The day after the 2012 Olympics ended, I took the silver.
I was the second place winner of the L. Ron Hubbard Writers of the Future contest for the second quarter of 2012.
(For those not familiar with it, here is their site.)
On Monday evening, I received a call from Joni Labaqui, administrator of the contest. I was on the subway platform at the time, and the train was about to come.
Joni had originally contacted me on July 20 to say I was one of eight finalists, so we had already connected.
On August 13, therefore, I knew I had a one-in-2.66 chance of winning one of the three prizes.
A few moments after we started talking, my train arrived. It was already a miracle that I was getting a cell signal two stories underground. I thought about how much I wanted to get home; I have a long commute. But I let it go.
And we talked.
I knew about the $750 prize for second place. Joni told me about the week-long workshop (expenses paid). That was exciting in itself, for my vacation account has been much depleted by rash day trips to luxurious spots such as Walmart and Safeway Grocery. To get a trip to LA (I've never been there) is a treat in itself.
More to the point, a full week of talking and networking with the pros of prose is going to be absolutely heavenly!
She asked for my social security number so she could mail me a check. I looked around the subway platform, walked away from the (certainly honest-looking) people nearby, and told it to her. Then I told it to her more loudly, because she couldn't hear me otherwise. Perhaps the other folks heard it as well.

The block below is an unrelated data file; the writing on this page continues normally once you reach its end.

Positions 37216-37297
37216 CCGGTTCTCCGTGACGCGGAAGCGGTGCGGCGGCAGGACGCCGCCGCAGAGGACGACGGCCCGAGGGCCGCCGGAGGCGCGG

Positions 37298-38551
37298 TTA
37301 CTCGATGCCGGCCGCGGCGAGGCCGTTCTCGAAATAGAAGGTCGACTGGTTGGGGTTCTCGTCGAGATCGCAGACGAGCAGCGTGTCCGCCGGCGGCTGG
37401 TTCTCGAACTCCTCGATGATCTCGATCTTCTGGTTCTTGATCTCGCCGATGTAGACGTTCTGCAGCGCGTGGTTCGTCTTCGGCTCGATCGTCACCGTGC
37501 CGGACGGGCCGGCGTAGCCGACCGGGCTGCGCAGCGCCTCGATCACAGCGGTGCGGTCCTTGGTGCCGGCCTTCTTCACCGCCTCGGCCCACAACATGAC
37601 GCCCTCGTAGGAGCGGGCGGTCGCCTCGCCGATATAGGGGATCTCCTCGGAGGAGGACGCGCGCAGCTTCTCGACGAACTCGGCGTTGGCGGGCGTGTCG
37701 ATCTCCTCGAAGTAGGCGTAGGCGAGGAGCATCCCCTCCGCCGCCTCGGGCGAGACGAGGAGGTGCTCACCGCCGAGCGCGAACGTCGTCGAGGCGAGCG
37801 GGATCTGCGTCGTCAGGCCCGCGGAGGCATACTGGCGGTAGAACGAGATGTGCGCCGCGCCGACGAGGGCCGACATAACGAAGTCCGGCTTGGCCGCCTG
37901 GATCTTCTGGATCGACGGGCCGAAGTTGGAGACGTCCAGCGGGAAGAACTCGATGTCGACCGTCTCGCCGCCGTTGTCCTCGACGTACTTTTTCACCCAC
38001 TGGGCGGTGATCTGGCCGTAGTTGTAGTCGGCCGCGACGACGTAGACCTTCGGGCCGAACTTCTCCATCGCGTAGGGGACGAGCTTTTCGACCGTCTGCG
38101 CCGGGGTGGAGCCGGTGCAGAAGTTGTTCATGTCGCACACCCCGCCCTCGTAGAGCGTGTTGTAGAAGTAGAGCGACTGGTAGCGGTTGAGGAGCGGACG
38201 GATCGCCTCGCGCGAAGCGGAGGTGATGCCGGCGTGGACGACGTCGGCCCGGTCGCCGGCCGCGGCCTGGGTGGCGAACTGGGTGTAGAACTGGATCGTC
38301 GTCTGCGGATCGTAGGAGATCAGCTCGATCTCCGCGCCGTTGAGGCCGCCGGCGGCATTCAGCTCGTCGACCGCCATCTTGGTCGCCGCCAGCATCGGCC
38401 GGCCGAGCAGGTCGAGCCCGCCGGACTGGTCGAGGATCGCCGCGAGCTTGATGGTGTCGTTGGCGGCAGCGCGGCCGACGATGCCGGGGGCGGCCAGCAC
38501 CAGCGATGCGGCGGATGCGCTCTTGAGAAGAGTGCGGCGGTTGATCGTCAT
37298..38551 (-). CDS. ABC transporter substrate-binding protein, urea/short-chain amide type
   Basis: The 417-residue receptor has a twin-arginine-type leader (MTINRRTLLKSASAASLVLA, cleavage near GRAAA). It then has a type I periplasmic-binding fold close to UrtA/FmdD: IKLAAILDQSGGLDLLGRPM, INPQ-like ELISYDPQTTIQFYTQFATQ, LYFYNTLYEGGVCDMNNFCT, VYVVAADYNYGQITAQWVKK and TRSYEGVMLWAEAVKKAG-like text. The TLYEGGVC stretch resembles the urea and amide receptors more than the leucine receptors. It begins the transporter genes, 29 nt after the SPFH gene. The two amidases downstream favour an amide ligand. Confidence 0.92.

(With the prize money, I will buy credit-report monitoring).
The next train came. I hesitated. I thought if we were still connected under two stories of earth and concrete, it must be unbreakable. Not wanting to delay my journey home any further (I have a three leg commute; if I'm late for the first, I'm later for the second, latest for the third), I got on.
She started telling me about the anthology --
And we were cut off.
Then I emerged from the tunnel. There was no more underground stuff between me and the end of the line, so I knew I was okay when Joni called back.
"And we'll arrange payment for the anthology," she said.
"Wow, you mean there's an additional fee for my story appearing in the Writers of the Future volume?" I said. "Didn't even know about that. A smaller amount than the prize, I assume! Ha, ha!"
"Ha, ha. Yes--"
My train went into another tunnel.
Why was my train going into another tunnel?
There were supposed to be no more tunnels between me and the last stop where I hopped onto the bus.
I had been so distracted that I had gotten on the wrong train.
When I pulled into the next underground station, I jumped off, and I got bars again. Joni called back yet again. (She is an absolute trooper!)
We hashed out the final details. "Dave Wolverton will contact you," she said. "He's editing your story."
"Wow!" I said. "Doesn't he write under two names, one fantasy and one science fiction?"
"Yes," she said. "David Farland."
"Yeah! David Farland! Er, which one is his real name?"
(I had hoped to give future entrants into the contest a sense of what it was like to talk to Joni Labaqui. Sadly, I think this post gives you more of an alarming sense of what it's like to talk to me!)
Surprisingly, Joni did not revoke the prize on the spot. After we hung up, I puzzled out which train I had to get on to go home.
I feel the magic. Do you?